When we talk about Windows Hello for Business (WHfB) rollout scenarios, the one that has consistently been the preferred path is Hybrid Key Trust. It is the lowest weight scenario for deployment requirements, and if you already had Active Directory Certificate Services (AD CS), it was only a matter of a few hours to configure your directory to be ready to start a rollout.
While there are some smaller niche limitations, the most common limitation that every organization will encounter with Hybrid Key Trust, is that initial Windows of needing to wait for Azure AD Connect to synchronize the msDS-KeyCredentialLink attribute from Azure AD to the user object in Active Directory.
This process is what informs Active Directory of the public side of the users WHfB key pair, and is what enables the user for certificate-based authentication, through WHfB, to AD. Historically this leaves many organizations needing to communicate to users that it will “take some time” between when they enroll and when they can first start using WHfB – not the greatest way to introduce users into a passwordless experience.
Note on Hybrid Cloud Trust Migration
June 16th, 2022
I’ve received feedback from readers who have gone through this post, and following up with me that for their users who were already enrolled in Windows Hello for Business with Hybrid Key Trust are having issues with authentication when switching to Hybrid Cloud Trust.
From my own conversations with folks at Microsoft, the path explained in this document is how an organization would go about switching existing Hybrid Key Trust users to Hybrid Cloud Trust. That being said, if you are hitting these issues and would like to collectively collaborate on researching the, please reach out to me, either on LinkedIn, Twitter DM, or email me at eric at ericonidentity dot com.
Enter Hybrid Cloud Trust
The technology behind WHfB Hybrid Cloud Trust has existed for a while; it’s the same mechanism that has been used to support hybrid FIDO2 Security Key authentication.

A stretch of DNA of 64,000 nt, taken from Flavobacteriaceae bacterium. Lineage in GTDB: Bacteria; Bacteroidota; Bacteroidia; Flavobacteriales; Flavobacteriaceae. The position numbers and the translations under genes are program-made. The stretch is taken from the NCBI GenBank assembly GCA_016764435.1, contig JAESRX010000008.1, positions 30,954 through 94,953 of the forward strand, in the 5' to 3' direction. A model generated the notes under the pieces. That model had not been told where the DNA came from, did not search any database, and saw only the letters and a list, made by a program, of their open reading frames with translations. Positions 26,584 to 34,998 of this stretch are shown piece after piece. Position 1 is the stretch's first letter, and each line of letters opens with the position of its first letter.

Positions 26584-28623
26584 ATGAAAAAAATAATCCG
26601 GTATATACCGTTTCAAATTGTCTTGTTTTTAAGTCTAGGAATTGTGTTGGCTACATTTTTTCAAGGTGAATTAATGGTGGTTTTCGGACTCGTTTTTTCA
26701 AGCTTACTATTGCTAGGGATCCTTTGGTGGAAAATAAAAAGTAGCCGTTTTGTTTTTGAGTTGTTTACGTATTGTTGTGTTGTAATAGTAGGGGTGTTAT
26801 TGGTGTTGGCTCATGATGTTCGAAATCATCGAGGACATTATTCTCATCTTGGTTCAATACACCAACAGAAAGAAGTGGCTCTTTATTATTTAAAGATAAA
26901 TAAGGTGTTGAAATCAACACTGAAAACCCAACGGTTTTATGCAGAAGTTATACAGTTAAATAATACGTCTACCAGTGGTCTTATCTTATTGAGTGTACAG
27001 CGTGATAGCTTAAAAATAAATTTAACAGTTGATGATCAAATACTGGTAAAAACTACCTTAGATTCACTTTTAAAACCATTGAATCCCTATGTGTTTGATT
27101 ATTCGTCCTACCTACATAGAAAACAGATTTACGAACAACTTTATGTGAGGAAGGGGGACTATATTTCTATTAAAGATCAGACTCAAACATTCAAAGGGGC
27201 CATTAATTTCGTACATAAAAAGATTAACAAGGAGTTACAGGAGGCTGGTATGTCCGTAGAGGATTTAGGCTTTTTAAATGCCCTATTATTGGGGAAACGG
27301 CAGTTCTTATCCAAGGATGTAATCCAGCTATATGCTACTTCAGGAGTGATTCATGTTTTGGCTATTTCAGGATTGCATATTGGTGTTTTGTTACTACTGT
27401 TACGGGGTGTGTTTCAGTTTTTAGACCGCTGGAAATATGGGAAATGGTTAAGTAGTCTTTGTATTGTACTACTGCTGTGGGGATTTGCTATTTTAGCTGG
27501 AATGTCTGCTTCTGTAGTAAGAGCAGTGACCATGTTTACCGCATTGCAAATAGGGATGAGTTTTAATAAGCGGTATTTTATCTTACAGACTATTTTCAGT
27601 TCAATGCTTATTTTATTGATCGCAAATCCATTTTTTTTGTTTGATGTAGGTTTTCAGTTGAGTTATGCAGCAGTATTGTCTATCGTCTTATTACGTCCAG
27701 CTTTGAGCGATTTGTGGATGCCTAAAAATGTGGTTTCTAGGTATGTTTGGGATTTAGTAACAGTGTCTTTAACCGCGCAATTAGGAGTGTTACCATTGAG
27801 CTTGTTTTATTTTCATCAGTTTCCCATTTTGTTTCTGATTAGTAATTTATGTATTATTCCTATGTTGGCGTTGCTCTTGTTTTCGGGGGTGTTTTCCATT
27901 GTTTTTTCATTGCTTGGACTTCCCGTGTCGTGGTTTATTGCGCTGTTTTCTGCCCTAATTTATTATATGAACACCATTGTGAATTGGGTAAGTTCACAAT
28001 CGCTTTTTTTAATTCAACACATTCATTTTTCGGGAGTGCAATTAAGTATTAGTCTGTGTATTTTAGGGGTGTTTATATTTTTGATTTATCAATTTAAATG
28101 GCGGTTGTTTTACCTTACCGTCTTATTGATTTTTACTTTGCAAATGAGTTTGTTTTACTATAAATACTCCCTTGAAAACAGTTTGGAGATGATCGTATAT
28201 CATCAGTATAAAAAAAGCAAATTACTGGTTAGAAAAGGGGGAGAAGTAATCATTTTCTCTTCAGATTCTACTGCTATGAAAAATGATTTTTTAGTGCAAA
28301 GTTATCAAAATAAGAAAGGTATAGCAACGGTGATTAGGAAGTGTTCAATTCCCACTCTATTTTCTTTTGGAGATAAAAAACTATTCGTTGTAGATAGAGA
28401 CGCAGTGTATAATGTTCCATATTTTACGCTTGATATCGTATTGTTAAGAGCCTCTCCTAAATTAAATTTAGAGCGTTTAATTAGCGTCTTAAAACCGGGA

Microsoft already has some very good documentation, Passwordless security key sign-in to on-premises resources – Azure Active Directory | Microsoft Docs, that explains how the whole process works, so I won’t dive deep into paraphrasing things. But essentially we now are able to obtain a partial TGT from Azure AD, and subsequently exchange that for a full TGT in AD. Because of this key piece, we no longer need to wait for Azure AD Connect to inform AD of our users public key.
Why Should I Convert?
If you’re asking yourself why you would want to convert from a Hybrid Key Trust to a Hybrid Cloud Trust, there are several benefits:
In reality, if you have a PKI in your environment, you likely are using it for several things. However, you will no longer need to maintain certificates on your Domain Controllers to be used for certificate-based authentication. That partial TGT is all you’ll need to obtain a full Kerberos TGT from Active Directory.
No More Enrollment Delays
Not having to wait for the sync back to AD of msDS-KeyCredentialLink, users will be able to use their WHfB credentials immediately after enrollment.
Sets the Stage for FIDO2 Security Keys
The mechanisms to configure Hybrid Cloud Trust is the same leveraged for FIDO2 Security Key authentication in a hybrid scenario. This puts your environment in a great position to start exploring FIDO2 if you have not already.
Converting to Hybrid Cloud Trust
You’ll need to first configure your tenant to support the ability for Azure AD to issue a Kerberos TGT for your Active Directory domain. I won’t run through the process here, but it’s straightforward and the instructions can be found here, Passwordless security key sign-in to on-premises resources – Azure Active Directory | Microsoft Docs.
Method for Conversion
Microsoft has documented both the mechanisms for enabling Hybrid Cloud Trust through both Intune and Group Policy; here we will be examining the GPO route. The Microsoft documentation regarding the enablement of Hybrid Cloud Trust can be found here, Hybrid Cloud Trust Deployment (Windows Hello for Business) – Windows security | Microsoft Docs.
Let’s take a look at our existing GPO settings, which can be found under Computer Configuration, Windows Components, Windows Hello for Business:
While we can enable WHfB either as a Computer or User Configuration, the ability to modify the trust model only exists under the Computer Group Policy.
The setting we want to toggle is Use cloud trust for on-premises authentication:
We just need to select OK to save our policy change, and let (or force) our clients pick up the changed GPO.
If you do not find the option for Use cloud trust for on-premises authentication within your GPO, you likely need to update your ADMX templates to a newer version.
And that’s it. The devices scoped to this group policy will be configured for Hybrid Cloud Trust.
Verification, Transition, and Cleanup
Please note that the process explained below for verification is not a required process. This verification piece is provided to explain the steps that would invalidate any local certificates in Active Directory, to ultimately prove that Hybrid Cloud Trust is working. For migration purposes, you only need to perform the group policy change indicated above.
So we have our GPO updated and refreshed on our client. How can we tell that the device is in fact using Hybrid Cloud Trust and not Hybrid Key Trust?